PETA Vice President of International Campaigns Jason Baker called on residents of Israel to avoid Petra because of documented animal abuse taking place in the Jordanian park on Tuesday.
Petra is a popular tourist attraction in Jordan and is easily accessible from Israel's southern most city Eilat and many tourists from around the world travel to the ancient city through the Eilat-Jordanian crossing.
The PETA Vice President said, "PETA is calling on residents of Israel to stay away from Petra until these exhausted animals are replaced with modern conveyances, such as golf carts, so that tourists can appreciate the city's rich history without witnessing cruelty to animals, which can ruin a trip and blight the country's reputation."The travel advisory came after an investigation
by PETA detailed 1,300 donkeys, camels, mules and horses showing signs of abuse from beatings, exhaustion and chains embedded into their skin.
The animals also suffer from a lack of water and shade working long hours in a desert environment.
"It's an outright disgrace that weak, wounded animals in Petra are being hit and whipped and denied water and shade in the desert heat every single day," he added.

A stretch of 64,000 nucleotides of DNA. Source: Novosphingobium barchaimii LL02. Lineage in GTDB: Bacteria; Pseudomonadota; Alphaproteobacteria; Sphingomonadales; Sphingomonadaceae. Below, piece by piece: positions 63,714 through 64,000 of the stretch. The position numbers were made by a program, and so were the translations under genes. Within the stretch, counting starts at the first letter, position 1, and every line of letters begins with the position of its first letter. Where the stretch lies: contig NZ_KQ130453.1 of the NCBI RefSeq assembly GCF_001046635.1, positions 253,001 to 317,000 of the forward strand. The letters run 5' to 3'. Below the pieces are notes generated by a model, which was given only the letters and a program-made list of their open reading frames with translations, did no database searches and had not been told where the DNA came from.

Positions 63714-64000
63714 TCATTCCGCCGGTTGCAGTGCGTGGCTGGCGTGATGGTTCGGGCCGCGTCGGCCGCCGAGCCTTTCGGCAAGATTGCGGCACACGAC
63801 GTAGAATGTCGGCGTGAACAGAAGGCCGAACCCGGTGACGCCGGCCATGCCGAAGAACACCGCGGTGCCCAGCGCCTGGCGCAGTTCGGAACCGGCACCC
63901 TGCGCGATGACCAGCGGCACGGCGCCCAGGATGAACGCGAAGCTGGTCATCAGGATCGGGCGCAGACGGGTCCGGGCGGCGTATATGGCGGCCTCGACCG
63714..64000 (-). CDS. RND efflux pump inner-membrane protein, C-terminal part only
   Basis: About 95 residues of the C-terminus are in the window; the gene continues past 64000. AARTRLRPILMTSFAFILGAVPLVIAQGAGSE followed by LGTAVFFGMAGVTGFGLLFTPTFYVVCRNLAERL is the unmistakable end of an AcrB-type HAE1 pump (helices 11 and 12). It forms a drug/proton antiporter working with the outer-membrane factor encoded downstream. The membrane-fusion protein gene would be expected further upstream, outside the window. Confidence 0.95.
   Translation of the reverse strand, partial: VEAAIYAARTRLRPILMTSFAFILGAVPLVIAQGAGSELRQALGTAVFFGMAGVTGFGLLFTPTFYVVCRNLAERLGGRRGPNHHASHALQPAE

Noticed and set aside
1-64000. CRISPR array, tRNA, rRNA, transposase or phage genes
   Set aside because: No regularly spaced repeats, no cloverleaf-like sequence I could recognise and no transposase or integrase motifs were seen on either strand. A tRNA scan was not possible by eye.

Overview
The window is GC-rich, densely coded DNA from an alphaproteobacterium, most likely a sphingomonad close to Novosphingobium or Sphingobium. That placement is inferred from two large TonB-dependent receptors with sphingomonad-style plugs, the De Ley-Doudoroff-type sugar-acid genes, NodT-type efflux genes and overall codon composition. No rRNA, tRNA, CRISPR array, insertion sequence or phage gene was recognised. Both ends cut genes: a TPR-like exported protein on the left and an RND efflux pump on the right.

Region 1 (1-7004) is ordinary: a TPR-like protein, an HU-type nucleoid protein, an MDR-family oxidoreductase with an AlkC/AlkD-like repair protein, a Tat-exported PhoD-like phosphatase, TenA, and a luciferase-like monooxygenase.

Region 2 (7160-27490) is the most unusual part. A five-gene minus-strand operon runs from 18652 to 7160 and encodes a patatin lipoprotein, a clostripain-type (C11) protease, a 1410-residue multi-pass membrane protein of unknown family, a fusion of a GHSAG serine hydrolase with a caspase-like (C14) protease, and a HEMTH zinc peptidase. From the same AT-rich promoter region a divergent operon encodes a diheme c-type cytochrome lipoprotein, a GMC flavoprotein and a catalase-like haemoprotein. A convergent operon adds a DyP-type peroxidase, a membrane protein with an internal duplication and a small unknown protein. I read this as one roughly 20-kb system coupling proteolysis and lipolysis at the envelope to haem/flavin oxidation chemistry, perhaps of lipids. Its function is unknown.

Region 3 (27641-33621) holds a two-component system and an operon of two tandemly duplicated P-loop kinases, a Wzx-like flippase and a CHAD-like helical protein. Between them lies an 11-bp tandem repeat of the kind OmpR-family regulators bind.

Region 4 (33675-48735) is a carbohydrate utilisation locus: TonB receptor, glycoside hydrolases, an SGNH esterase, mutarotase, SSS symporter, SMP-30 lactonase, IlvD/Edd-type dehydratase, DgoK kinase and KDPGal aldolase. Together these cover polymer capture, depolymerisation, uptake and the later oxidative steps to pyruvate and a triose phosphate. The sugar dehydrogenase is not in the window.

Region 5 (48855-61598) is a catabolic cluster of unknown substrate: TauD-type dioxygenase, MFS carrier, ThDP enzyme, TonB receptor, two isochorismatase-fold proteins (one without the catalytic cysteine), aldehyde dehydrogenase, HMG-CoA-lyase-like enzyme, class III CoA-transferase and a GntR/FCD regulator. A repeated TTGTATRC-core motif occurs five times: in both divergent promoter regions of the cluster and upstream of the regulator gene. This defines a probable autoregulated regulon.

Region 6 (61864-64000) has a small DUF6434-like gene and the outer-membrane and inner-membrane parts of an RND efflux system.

Images of full grown adult tourists riding donkeys too small to support that kind of weight are featured in the video. The animals appear not to be receiving any veterinary care and are noticeably suffering from multiple illnesses associated with fatigue.
Signs in the park warning tourists against the blight of the animals have been placed from earlier pressure from PETA but the contact information to report animal abuse on the posters is inactive.
PETA has appealed to the hotels and tourist agencies stating that the organization won’t promote Petra as a tourist destination until the local animals receive better care.
PETA is a nonprofit animal rights organization with the single goal to alleviate abused animals world wide. Their motto is "animals are not ours to abuse in any way."